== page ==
On Monday, banking socks took a beating as a reaction to the announcements made by Finance Minister Nirmala Sitharaman as part of the Rs 20 Lakh Crore COVID-19 related economic stimulus package.
Shares of major banks, that is SBI, ICICI Bank, HDFC Bank and IndusInd Bank closed 4 to 10 percent lower they reacted to the details of the stimulus announced in the last 5 days that have raised concerns of a possible increase in bad loans and provisions.
Suspension of IBC for a year
To benefit small businesses, FM Sitharaman in the 5th tranche of details towards the stimulus package said that it has been decided to suspend fresh initiation of insolvency proceedings up to one year under Insolvency & Bankruptcy Code (IBC) depending upon the pandemic situation as an "ease of doing business" measure. An exclusion of COVID-19 related debt/defaults was also announced.
While these measures may have been directed at benefitting corporates and businesses, it is expected to hurt banks looking for liquidation under the legal umbrella.
Experts say that there may be unscrupulous borrowers/promoters who may take undue advantage of the easement to delay and defeat the objects of IBC. It could give rise to another round wave of corporate NPAs (non-performing assets) as banks, especially those in the public sector are already dealing with stressed debt levels.
IDBI Capital noted that banks would not be able to put pressure on stressed accounts through the IBC route, which could result in deterioration of asset quality and subsequently higher provisions.
For the March-ended quarter, banks and NBFCs have reported a decline in their profit to make large provisions for COVID-19.
Loans to street vendors
As part of the stimulus package, it was also announced that a Rs 5,000 crore special credit facility will be opened for around 50 lakh street vendors to be able to avail Rs 10,000 loan to be able to re-start their business when lockdown restrictions are lifted.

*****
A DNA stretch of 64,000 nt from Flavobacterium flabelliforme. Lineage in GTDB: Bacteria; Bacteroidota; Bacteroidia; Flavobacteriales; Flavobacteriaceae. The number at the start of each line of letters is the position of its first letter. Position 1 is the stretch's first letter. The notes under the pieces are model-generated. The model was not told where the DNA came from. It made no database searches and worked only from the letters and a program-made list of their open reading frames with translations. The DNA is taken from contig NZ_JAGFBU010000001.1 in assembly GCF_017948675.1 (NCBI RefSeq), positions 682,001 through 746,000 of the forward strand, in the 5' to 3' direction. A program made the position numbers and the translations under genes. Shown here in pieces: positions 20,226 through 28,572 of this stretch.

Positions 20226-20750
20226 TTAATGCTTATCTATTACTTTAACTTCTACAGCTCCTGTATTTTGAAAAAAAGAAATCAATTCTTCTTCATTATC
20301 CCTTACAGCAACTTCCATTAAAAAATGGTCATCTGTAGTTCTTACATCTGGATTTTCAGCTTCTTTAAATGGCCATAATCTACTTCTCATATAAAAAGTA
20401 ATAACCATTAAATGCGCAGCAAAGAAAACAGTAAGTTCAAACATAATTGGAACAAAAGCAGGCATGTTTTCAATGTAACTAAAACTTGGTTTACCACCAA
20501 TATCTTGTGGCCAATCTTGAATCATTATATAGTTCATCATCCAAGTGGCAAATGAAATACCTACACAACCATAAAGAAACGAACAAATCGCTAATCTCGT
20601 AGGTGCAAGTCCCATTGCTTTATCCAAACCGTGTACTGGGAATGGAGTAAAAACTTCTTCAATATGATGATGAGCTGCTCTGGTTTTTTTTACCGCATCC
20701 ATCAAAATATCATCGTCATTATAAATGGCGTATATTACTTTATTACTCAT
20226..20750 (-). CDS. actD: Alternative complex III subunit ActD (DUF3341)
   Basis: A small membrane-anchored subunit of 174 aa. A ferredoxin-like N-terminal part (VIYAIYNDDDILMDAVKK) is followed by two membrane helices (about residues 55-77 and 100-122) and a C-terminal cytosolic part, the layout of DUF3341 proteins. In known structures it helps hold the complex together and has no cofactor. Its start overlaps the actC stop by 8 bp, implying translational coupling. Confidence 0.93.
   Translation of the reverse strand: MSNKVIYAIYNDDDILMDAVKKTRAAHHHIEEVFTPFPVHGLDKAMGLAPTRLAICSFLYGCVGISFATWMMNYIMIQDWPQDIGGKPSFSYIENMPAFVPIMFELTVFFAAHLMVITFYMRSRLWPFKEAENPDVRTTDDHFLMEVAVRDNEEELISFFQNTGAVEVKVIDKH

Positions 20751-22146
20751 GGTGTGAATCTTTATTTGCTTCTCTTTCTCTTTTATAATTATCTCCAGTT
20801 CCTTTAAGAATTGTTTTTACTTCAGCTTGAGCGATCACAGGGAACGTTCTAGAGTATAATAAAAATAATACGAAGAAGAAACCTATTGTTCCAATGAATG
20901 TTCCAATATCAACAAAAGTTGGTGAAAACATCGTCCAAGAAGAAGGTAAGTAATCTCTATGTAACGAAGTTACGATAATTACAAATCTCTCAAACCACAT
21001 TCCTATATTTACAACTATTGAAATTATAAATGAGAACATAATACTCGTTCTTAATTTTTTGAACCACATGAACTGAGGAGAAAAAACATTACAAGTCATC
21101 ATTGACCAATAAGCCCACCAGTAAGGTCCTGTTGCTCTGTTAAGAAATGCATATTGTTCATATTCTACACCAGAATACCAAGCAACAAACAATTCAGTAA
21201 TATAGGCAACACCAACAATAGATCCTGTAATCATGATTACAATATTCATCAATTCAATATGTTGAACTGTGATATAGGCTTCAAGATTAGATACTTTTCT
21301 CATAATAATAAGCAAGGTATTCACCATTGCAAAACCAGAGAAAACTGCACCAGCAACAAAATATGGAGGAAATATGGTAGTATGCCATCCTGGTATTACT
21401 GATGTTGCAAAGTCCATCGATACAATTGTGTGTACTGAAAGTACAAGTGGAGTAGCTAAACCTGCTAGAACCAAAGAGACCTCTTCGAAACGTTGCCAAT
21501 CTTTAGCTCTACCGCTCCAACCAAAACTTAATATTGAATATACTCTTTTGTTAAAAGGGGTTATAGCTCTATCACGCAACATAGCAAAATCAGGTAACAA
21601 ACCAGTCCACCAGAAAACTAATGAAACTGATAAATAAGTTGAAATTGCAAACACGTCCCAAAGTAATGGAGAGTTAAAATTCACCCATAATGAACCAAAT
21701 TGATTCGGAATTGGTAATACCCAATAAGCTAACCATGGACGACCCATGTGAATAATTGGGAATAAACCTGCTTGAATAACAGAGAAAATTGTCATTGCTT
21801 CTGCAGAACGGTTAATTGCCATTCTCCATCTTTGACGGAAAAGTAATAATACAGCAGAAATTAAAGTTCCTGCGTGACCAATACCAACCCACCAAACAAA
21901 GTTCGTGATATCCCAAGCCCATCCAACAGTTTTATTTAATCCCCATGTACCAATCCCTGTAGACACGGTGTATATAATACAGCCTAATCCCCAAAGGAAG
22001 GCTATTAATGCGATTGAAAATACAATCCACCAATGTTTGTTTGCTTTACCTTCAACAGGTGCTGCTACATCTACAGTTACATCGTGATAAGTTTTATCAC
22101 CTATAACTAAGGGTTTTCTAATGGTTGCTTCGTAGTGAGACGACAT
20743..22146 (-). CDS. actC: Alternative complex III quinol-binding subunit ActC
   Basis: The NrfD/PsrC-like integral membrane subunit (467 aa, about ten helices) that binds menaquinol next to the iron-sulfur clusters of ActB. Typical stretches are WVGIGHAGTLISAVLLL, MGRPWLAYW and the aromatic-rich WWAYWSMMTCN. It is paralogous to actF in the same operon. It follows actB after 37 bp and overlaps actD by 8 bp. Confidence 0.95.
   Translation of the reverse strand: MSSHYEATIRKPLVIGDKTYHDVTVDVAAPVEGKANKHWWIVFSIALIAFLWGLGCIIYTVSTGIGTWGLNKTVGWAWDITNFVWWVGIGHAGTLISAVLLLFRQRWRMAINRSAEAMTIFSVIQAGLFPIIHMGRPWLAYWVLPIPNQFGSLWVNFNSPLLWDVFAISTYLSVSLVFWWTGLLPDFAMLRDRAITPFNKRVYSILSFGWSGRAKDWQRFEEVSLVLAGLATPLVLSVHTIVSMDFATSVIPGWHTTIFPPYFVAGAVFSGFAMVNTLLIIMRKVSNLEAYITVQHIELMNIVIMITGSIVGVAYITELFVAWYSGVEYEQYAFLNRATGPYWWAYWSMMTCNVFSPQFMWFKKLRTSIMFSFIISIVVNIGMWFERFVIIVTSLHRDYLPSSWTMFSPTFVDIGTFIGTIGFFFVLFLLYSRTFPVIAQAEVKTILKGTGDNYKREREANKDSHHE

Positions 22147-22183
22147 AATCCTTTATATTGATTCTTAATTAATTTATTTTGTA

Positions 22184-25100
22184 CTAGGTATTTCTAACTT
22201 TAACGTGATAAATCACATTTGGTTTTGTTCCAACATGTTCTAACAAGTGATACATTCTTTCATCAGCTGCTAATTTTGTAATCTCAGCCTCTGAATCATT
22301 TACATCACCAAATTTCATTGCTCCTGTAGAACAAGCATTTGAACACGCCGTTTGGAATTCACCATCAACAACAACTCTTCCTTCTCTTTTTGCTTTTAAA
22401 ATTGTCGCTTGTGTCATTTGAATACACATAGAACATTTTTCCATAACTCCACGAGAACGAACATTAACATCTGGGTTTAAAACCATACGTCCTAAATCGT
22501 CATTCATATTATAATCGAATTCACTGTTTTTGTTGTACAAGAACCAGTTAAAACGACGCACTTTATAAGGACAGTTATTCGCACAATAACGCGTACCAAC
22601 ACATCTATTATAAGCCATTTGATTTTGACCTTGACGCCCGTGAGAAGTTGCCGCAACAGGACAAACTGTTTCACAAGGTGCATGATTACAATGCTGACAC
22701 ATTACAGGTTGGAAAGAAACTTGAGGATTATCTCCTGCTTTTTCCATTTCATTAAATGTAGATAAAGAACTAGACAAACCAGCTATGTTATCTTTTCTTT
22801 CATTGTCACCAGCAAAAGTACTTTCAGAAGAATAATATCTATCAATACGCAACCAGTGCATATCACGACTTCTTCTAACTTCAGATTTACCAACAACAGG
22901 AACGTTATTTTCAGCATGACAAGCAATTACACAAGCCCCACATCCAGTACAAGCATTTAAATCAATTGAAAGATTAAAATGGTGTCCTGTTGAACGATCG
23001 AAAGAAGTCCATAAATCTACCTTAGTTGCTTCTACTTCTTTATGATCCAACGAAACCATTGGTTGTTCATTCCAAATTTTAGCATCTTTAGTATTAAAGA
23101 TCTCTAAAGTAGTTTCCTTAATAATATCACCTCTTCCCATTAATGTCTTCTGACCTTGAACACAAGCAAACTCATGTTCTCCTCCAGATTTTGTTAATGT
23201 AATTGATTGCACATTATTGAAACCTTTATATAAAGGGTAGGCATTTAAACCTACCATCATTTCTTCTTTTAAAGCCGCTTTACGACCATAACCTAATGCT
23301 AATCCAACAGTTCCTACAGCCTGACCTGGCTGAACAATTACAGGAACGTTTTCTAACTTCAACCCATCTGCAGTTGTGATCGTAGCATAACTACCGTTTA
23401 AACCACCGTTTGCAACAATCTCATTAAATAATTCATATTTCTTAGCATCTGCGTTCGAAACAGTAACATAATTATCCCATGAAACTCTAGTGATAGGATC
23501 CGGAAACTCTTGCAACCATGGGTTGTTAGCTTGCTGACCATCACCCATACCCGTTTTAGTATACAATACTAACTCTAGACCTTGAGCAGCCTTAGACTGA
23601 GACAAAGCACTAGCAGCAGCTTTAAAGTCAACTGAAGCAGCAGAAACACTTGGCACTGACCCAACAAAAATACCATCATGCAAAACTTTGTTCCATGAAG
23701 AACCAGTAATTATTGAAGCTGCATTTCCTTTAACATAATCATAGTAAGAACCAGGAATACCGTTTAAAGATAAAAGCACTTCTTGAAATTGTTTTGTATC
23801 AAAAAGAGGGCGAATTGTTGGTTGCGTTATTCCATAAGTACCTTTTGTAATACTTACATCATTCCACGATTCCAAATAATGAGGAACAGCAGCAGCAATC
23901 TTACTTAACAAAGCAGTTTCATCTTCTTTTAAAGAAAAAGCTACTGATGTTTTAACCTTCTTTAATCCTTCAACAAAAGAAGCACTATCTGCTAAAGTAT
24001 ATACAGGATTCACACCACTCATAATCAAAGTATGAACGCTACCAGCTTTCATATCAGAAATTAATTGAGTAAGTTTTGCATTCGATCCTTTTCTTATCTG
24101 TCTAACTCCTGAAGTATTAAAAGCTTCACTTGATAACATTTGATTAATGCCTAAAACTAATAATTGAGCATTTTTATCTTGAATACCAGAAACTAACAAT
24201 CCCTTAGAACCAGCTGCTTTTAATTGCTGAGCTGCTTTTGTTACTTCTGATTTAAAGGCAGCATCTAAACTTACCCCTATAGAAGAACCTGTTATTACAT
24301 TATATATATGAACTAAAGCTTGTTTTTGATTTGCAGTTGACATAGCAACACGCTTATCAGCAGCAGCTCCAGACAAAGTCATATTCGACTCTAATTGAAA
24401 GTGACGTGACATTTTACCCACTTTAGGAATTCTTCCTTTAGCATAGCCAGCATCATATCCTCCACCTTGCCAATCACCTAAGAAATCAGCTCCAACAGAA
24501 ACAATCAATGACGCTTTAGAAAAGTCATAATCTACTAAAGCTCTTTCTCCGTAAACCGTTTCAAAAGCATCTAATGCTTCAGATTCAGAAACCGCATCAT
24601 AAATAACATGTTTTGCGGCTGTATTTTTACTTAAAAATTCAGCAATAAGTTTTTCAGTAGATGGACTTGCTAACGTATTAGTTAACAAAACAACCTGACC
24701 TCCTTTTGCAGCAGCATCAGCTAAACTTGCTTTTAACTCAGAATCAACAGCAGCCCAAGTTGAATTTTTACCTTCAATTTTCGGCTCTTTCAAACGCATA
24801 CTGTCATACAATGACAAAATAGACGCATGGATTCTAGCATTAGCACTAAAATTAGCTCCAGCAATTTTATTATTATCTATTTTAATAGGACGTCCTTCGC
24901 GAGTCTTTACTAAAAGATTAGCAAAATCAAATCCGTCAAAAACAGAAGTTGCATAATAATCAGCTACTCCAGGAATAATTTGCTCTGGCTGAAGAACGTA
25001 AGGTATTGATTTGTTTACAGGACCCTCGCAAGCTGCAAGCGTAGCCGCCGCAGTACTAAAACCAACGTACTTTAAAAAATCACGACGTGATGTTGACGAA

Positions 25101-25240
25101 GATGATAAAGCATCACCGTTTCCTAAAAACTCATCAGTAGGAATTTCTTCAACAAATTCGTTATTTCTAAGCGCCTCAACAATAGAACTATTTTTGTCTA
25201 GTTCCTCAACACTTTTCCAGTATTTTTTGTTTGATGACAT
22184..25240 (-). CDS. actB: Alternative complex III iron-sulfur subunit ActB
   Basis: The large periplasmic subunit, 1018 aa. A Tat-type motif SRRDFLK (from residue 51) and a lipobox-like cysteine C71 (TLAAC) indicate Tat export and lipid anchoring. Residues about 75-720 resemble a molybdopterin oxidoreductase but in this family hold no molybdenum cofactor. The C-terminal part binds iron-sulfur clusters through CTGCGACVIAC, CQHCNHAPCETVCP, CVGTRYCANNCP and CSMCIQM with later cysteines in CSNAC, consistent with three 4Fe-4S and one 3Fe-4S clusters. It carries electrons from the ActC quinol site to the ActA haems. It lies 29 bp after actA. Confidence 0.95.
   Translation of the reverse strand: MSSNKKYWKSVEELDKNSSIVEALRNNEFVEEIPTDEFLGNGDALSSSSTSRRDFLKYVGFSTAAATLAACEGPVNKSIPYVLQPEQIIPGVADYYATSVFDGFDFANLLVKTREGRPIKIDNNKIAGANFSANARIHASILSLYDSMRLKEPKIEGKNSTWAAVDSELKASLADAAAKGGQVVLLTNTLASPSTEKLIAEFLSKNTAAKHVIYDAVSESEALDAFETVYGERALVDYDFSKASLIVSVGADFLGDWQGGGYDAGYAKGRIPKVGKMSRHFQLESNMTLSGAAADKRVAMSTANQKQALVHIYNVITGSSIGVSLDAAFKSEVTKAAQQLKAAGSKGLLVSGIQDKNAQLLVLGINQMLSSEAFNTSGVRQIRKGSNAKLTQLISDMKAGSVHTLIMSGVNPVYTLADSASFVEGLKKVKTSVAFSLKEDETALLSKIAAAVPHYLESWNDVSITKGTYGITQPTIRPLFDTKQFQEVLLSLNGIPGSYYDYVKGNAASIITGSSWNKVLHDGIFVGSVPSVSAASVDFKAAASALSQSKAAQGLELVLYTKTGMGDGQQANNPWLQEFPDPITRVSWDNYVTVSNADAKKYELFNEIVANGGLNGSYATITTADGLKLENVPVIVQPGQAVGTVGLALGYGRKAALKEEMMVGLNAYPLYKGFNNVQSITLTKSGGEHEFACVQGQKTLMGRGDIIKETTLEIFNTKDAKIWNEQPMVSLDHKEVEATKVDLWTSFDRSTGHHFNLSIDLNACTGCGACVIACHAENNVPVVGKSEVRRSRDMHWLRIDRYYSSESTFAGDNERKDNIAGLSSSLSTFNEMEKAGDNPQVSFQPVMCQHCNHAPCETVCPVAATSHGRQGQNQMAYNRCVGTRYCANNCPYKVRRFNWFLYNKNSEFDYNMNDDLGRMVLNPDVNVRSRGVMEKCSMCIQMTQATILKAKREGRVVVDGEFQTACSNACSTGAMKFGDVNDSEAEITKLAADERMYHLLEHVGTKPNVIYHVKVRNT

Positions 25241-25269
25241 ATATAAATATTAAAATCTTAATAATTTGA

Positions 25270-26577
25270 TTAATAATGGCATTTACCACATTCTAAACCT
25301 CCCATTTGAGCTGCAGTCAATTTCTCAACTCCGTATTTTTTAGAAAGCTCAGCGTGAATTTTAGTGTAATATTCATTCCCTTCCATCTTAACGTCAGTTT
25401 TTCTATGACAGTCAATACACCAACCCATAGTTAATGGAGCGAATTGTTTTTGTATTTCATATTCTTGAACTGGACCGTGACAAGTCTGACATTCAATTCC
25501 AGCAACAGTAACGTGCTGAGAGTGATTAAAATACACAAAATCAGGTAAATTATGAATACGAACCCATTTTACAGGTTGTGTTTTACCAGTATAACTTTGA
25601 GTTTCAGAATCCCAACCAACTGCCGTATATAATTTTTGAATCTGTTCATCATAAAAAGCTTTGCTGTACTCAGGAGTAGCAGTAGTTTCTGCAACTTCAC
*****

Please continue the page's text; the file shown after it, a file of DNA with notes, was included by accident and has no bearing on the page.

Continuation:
Experts suggest that just like Mudra loan scheme, bankers, especially PSUs may now receive targets to disburse these loans once details of the credit facility are revealed.
There are multiple concerns with these loans that could result in them becoming bad debts.
Firstly, Rs 10,000 loans are considered low-ticket loans which typically commercial banks do not deal with. Street vendors generally borrow from microlenders or local money lenders who are familiar with the area of their business to assure that the loans are repaid. However, commercial banks will find it difficult to perform due diligence of these street vendors due to lack of credit history of those with unorganised sector income.
Further, General Secretary of All India Bank Employees Association told Moneycontrol that there are concerns that local politicians could get involved in making these loans available to the street vendors just like they have done in the past with Mudra scheme, for commissions.
Also, these vendors have been out of business for over 50 days and may be facing a cash crunch at the moment. It is likely that they will use the money from these loans to repay personal debts and make pending repayments rather than use the money to invest in their business as working capital.